and evaded the result by not keeping the appointment?'
'That's just how it appears.' The words, which saved Dare
from ignominy, cost De Stancy a good deal. He was sorry for
Somerset, sorry for himself, and very sorry for Paula. But
Dare was to De Stancy what Somerset could never be: and 'for
his kin that is near unto him shall a man be defiled.'
After that interview Charlotte saw with warring impulses that
Somerset slowly diminished in Paula's estimate; slowly as the
moon wanes, but as certainly. Charlotte's own love was of a
clinging, uncritical sort, and though the shadowy intelligence
of Somerset's doings weighed down her soul with regret, it
seemed to make not the least difference in her affection for
In the afternoon the whole party, including De Stancy, drove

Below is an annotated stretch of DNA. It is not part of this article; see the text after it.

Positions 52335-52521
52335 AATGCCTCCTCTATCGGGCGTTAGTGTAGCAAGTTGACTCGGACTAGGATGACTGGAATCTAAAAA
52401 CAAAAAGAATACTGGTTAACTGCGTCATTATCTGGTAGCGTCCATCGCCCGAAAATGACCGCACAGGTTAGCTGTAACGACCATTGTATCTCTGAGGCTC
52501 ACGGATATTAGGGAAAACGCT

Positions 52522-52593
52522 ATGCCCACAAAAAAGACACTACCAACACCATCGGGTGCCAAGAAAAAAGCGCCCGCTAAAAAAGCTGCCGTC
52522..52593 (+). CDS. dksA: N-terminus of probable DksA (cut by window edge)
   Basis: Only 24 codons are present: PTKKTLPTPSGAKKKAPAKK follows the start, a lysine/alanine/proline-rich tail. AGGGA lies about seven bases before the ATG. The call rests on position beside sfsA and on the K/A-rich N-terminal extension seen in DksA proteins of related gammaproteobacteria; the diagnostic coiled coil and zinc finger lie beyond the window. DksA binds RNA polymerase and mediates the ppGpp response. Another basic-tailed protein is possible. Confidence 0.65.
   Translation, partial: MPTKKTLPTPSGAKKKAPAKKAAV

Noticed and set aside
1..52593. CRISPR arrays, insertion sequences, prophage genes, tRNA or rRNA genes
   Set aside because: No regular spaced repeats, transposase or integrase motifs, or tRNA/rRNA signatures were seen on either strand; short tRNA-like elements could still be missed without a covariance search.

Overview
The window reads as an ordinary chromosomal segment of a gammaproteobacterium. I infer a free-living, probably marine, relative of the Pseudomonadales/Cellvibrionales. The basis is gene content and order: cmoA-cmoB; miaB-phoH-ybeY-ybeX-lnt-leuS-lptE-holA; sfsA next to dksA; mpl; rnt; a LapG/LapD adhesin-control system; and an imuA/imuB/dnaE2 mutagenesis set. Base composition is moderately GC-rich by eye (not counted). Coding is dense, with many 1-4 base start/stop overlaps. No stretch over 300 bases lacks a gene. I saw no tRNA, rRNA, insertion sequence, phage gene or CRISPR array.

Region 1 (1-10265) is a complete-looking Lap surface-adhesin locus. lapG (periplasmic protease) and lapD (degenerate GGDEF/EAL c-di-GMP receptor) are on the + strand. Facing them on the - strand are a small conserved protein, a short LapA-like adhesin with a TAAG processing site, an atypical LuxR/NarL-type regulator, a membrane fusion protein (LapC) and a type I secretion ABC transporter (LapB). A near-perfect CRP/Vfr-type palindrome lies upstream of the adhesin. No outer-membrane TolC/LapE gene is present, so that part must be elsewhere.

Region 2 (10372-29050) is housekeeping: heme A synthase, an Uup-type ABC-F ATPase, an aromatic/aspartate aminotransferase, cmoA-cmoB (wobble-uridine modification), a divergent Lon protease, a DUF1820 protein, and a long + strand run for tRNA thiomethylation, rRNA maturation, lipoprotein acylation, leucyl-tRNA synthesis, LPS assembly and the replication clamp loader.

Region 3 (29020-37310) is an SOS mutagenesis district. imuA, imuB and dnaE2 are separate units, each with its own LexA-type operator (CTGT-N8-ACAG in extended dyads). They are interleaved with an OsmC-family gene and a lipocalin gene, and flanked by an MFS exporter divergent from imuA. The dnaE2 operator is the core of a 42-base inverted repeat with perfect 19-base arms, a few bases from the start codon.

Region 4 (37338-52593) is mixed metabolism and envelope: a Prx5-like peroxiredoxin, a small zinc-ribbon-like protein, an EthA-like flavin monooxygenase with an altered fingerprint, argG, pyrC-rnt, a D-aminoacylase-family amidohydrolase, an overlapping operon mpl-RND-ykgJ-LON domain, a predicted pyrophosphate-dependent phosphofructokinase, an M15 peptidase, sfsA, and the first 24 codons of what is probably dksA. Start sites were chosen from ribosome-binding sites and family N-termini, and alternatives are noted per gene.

about the streets. Here they looked at the house in which
Goethe had lived, and afterwards entered the cathedral.
Observing in the south transept a crowd of people waiting
patiently, they were reminded that they unwittingly stood in
the presence of the popular clock-work of Schwilgue.
Mr. Power and Mrs. Goodman decided that they would wait with
the rest of the idlers and see the puppets perform at the
striking. Charlotte also waited with them; but as it wanted
eight minutes to the hour, and as Paula had seen the show
before, she moved on into the nave.
Presently she found that De Stancy had followed. He did not
come close till she, seeing him stand silent, said, 'If it
were not for this cathedral, I should not like the city at
all; and I have even seen cathedrals I like better. Luckily
we are going on to Baden to-morrow.'
'Your uncle has just told me. He has asked me to keep you
'Are you intending to?' said Paula, probing the base-moulding
of a pier with her parasol.
'I have nothing better to do, nor indeed half so good,' said
De Stancy. 'I am abroad for my health, you know, and what's
like the Rhine and its neighbourhood in early summer, before
the crowd comes? It is delightful to wander about there, or
anywhere, like a child, influenced by no fixed motive more